Dimethicone, a man-made polymer of the naturally occurring element silica or silicon, is a very common skin protectant. Silicon is naturally present in very small amounts in the human body and may be associated with bone health [73]. Silicone and dimethicone are manufactured by polymerizing silicon with carbon, hydrogen and oxygen. The human body does not have the ability to metabolize these polymers and in fact, when human monocytes were incubated on dimethicone, they secreted variable levels of IL-1 beta, IL-6 and TNF-alpha [24]. Furthermore, dimethicone has the potential to cause an inflammatory reaction when implanted [74]. When five different silicone materials were tested for skin sensitization potential, the murine local lymph node assay showed weak to moderate skin sensitization potential for four of the five materials. Sensitization via cutaneous contact or via injection or implantation is increasingly reported in the literature. Reactions include allergic contact dermatitis, granuloma formation, systemic sclerosis, and a psoriasiform eruption, among others [75-78]. Rates of sensitization to silicone and silicone polymers are increasing in both topical and implanted exposures [79-81].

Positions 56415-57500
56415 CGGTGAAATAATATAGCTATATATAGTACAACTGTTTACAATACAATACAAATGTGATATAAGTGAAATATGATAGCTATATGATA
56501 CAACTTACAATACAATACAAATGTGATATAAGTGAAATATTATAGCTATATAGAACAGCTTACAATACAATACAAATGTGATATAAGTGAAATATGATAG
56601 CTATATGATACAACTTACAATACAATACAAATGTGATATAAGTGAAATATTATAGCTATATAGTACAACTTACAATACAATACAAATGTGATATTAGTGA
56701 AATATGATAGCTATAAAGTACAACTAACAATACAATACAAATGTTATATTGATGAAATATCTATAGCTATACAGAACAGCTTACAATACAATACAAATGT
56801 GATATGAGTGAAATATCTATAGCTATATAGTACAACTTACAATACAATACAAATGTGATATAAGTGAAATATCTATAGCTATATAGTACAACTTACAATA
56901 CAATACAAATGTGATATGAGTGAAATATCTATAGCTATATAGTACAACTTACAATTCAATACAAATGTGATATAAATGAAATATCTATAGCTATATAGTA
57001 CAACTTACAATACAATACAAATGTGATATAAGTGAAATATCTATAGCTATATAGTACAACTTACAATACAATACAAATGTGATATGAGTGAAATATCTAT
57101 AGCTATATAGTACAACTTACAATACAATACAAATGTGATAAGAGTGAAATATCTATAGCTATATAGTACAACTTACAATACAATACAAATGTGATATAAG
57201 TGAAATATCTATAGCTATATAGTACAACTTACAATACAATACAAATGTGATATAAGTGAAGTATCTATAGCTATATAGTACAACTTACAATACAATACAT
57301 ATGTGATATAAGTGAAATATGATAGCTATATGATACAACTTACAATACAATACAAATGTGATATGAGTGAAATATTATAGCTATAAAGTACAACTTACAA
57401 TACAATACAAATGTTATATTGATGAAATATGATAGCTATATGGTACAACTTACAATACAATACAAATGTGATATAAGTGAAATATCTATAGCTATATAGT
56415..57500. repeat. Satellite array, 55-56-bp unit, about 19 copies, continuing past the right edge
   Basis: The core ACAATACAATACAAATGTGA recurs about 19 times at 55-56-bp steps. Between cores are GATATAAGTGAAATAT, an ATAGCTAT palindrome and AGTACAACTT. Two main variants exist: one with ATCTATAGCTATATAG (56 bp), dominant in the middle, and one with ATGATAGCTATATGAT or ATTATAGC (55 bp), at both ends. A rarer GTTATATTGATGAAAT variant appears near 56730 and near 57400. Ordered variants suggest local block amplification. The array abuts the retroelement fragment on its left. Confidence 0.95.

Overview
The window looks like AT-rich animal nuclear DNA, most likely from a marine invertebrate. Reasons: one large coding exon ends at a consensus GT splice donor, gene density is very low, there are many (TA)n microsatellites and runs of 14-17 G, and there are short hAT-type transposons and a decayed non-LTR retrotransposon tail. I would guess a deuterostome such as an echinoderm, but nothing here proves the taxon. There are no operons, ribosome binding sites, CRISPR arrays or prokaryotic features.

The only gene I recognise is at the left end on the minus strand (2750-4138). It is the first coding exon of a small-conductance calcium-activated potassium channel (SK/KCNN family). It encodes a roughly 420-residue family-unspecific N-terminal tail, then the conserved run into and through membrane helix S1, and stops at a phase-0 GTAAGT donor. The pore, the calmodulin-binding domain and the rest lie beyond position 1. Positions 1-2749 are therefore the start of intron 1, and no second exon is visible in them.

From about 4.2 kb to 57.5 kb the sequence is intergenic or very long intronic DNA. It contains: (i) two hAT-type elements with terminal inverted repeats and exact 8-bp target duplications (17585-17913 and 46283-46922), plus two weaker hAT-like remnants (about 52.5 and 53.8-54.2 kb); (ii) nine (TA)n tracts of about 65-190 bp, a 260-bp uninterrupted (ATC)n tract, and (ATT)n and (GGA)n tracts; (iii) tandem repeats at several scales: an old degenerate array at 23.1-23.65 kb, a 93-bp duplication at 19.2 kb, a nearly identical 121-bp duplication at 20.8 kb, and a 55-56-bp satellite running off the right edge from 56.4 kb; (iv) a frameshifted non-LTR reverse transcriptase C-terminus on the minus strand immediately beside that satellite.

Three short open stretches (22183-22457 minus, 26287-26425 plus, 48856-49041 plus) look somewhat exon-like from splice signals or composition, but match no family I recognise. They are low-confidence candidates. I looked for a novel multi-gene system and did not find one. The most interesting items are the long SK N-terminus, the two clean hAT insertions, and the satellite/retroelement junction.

While it is technically difficult to objectively study a skin protectant’s ability to prevent penetration of allergens, irritants, and microbes into the skin, there are three objective measures that may be used to determine a product's or ingredient’s effectiveness in these areas: 1) if a product or molecule has superior hydrophobicity; 2) lower water solubility; and 3) a higher melting point than another, it may be more difficult to wash off and therefore more efficient at preventing contact with irritants, allergens and pathogens. Solvent permeability and penetration characteristics are also to be considered.